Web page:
The article below explains the images.

Use the slider or arrow keys to scroll right or left in the gallery. Final printed images do not contain watermarks.


right and left
to see more.


Text and photographs by Abraham Schroeder

The first documented case of this type was performed in 1995, linking the right forearm of a 22 year old male, to the left forearm of a 23 year old female. (Fig.1) The two subjects were not married, but had been dating for three years prior to the surgery. Both underwent thorough physical examinations including tests for HIV and other STDs before the surgery. In addition to psychological exams, the patients were tied together for a period of 3 weeks, and were monitored carefully for potential problems. Beginning 4 months in advance, the patients took vitamin supplements, and checked blood sugar, iron, and PH levels twice daily.

Surgery was completed 19 November with no complications by a plastic surgeon specializing in tissue reconstruction. Antibiotics and immunosuppressives were taken for the duration of the experiment and the patients remaind conjoined for 6 months before deciding to separate. The separation was completed on 26 April, 1996 by the same surgeon. Nerve damage was minimal, although both patients did lose some sensation in their little fingers and along the scars. Because of existing scar tissue from an accident a large amount of skin had to be removed from the male patient's hand during the initial surgery so skin-grafts were necessary for both patients during reclosure.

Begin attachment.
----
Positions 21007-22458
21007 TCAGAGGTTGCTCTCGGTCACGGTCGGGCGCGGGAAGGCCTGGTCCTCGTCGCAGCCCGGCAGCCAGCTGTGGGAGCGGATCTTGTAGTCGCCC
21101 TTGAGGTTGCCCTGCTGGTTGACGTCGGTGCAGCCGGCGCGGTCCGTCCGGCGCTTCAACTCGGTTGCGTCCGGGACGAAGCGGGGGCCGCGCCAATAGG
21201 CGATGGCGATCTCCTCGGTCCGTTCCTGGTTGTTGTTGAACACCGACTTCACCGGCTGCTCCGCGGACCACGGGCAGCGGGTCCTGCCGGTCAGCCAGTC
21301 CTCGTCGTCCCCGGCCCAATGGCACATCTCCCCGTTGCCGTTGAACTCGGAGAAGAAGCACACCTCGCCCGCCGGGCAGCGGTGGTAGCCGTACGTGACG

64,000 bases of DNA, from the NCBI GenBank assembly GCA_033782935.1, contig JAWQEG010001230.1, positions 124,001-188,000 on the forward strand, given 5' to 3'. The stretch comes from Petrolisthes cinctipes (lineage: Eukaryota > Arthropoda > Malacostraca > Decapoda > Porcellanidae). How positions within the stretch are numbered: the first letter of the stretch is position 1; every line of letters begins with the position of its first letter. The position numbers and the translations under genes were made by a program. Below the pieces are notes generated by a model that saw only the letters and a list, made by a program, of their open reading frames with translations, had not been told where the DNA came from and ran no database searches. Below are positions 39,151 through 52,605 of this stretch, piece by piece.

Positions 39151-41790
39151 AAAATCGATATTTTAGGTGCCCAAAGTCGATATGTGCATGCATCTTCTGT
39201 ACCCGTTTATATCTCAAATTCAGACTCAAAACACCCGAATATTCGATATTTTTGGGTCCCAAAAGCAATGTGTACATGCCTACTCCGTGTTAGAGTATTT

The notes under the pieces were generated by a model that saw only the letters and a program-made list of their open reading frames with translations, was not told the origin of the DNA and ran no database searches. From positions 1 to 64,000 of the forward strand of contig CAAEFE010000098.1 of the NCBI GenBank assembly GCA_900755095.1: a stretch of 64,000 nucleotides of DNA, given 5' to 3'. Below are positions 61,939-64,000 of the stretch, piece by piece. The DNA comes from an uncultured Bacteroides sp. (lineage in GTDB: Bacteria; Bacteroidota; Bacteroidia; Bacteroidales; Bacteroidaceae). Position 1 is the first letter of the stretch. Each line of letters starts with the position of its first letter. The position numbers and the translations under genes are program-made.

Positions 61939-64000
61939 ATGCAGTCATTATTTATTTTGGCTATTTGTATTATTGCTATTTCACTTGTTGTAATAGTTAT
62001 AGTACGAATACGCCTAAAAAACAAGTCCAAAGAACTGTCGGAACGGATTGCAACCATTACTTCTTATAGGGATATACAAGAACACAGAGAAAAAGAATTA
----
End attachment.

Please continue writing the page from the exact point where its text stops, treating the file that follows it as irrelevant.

The second case was done in February of 1997 by an understudy of the surgeon who did the first conjoinery. This time the forearms and hands of two women, ages 23 and 25, were linked for a period of 10 months. (Fig. 2) The two were not romantically involved, but had known eachother since childhood. Physical and psychological testing were done, and the two were tied together for 2 weeks prior to the surgery. Complications were minimal, although grafts were used on the hands after separation and there was some loss of sensation along the length of the scars.

In 1996 one of the women had joined her forearm to that of a male friend by a row of peircings in the skin, but they remained together for only a few hours.

Since February of 1997 the joining of bodies has become more frequent and the techniques have been refined to some degree. Procedures involving legs, backs, and heads, have also been performed. More complicated surgeries involving deep tissue and bone have also been undertaken with some success.

The thigh conjoinery shown at the top of the page and the finger and facial conjoineries shown here were all completed in autumn of the year 2000.